The Information Commissioner's Office (ICO) says an audit at Google's London office shows the company has taken reasonable steps to improve its privacy policies, but could do more.
In August 2010, the ICO cleared Google of a UK Wi-Fi privacy breach, as initial investigation showed only fragments of information had been collected by the firm's Street View camera cars.
But the Information Commissioner ordered a new inquiry into Google's collection of Wi-Fi data in October after the search firm admitted more detailed information had been captured.
In November 2010, Google signed an undertaking to improve data handling to ensure breaches like the collection of private Wi-Fi data by its Street View vehicles did not happen again.
Although the July audit found that Google has taken action in all of the agreed improvement areas, the ICO has now asked the company to go further to enhance privacy, including ensuring that users are given more information about the privacy aspects of Google products.
Information Commissioner Christopher Graham said the audit is not a rubber stamp for Google's data protection policies.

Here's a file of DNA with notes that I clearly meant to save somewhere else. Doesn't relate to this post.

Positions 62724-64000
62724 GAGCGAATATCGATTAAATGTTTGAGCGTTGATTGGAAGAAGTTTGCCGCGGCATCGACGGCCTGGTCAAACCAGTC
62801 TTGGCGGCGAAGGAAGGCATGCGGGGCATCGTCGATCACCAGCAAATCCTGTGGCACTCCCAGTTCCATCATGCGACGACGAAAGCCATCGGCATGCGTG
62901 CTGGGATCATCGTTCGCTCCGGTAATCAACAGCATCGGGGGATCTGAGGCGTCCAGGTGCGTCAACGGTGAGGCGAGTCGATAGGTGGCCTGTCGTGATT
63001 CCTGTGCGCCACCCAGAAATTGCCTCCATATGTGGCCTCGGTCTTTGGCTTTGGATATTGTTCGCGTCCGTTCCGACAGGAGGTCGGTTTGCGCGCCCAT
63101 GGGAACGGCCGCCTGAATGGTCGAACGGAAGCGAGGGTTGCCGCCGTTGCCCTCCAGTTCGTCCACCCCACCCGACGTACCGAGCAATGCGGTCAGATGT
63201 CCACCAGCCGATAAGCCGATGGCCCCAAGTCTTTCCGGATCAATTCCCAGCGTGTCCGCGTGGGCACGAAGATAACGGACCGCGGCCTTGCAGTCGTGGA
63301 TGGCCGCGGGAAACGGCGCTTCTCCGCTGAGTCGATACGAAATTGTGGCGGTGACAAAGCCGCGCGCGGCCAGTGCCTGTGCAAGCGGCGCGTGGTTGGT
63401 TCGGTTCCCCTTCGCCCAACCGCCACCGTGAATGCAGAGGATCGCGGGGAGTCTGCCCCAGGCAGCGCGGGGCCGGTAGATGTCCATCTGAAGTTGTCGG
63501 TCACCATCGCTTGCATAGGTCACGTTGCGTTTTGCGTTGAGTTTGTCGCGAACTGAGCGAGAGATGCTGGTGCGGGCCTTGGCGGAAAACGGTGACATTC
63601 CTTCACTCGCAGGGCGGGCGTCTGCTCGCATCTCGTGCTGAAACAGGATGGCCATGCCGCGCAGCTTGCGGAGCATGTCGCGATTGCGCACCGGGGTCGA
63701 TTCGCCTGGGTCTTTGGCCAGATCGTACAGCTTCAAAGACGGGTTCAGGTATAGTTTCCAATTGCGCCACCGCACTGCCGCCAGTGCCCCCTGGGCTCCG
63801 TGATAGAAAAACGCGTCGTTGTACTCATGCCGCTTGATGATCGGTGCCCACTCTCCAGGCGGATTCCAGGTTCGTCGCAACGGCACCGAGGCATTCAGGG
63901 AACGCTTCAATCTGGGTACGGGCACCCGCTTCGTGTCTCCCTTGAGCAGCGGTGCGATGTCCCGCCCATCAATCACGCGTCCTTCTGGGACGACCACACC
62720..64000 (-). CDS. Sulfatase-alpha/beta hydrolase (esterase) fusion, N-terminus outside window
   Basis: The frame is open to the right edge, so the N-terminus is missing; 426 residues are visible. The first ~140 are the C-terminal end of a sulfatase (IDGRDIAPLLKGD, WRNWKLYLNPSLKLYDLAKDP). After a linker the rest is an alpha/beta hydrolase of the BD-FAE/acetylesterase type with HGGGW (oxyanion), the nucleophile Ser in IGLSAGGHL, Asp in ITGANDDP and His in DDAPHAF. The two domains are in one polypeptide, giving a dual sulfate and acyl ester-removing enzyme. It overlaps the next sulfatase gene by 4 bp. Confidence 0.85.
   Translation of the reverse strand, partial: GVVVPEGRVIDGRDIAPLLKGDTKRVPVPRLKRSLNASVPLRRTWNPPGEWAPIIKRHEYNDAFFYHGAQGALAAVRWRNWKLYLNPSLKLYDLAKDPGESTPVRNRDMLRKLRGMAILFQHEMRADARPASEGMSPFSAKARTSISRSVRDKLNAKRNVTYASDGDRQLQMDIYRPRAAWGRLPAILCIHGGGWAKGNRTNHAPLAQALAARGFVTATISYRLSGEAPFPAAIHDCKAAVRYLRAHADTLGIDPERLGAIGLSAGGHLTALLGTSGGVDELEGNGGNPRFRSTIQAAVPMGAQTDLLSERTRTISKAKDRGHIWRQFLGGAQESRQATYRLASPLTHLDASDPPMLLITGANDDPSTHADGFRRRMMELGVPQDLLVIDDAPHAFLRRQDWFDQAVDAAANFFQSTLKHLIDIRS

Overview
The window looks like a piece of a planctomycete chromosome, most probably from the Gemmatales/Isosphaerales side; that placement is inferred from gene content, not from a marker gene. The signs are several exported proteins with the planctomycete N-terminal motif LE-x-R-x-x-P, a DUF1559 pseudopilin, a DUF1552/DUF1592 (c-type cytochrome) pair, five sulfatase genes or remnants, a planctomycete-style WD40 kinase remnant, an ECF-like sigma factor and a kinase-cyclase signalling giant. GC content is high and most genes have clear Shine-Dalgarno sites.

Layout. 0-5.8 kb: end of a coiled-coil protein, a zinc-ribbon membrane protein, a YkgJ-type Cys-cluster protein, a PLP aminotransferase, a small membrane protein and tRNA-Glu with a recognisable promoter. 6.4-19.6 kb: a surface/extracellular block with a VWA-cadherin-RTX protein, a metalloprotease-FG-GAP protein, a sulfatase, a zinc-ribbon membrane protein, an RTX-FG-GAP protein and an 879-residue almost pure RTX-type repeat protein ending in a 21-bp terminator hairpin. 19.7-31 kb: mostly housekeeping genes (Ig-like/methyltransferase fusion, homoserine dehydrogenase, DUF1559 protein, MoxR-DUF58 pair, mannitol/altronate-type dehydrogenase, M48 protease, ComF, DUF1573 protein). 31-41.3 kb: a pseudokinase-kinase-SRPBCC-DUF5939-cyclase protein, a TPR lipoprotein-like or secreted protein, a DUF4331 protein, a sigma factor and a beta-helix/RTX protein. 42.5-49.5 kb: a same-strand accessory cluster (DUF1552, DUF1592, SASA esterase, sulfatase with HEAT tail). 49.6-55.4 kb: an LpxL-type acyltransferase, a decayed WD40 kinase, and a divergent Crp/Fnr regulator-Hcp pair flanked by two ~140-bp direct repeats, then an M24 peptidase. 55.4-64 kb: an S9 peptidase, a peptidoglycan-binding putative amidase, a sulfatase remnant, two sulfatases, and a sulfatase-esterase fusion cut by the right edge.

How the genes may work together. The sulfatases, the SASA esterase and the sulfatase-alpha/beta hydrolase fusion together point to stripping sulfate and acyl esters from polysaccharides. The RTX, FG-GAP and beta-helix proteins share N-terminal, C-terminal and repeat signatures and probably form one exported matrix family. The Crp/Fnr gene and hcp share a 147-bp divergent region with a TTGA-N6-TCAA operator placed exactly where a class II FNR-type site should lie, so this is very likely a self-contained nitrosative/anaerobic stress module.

"The company needs to ensure its work in this area continues to evolve alongside new products and technologies. Google will not be filed and forgotten by the ICO," he said.
The audit highlighted specific areas of good practice that Google has developed, including plans to carry out an in-depth assessment of new products to ensure that privacy is built in from the start.
The audit also found that Google has introduced an internal privacy structure across all functions of the business, advanced data protection training for all engineers, and enhanced training for all staff covering privacy and the protection of user data.
Some of the recommended improvements include providing users with information about the privacy feature of new products, checking that all new products meet privacy requirements, and developing training for engineers to include specific engineering disciplines that take privacy into account.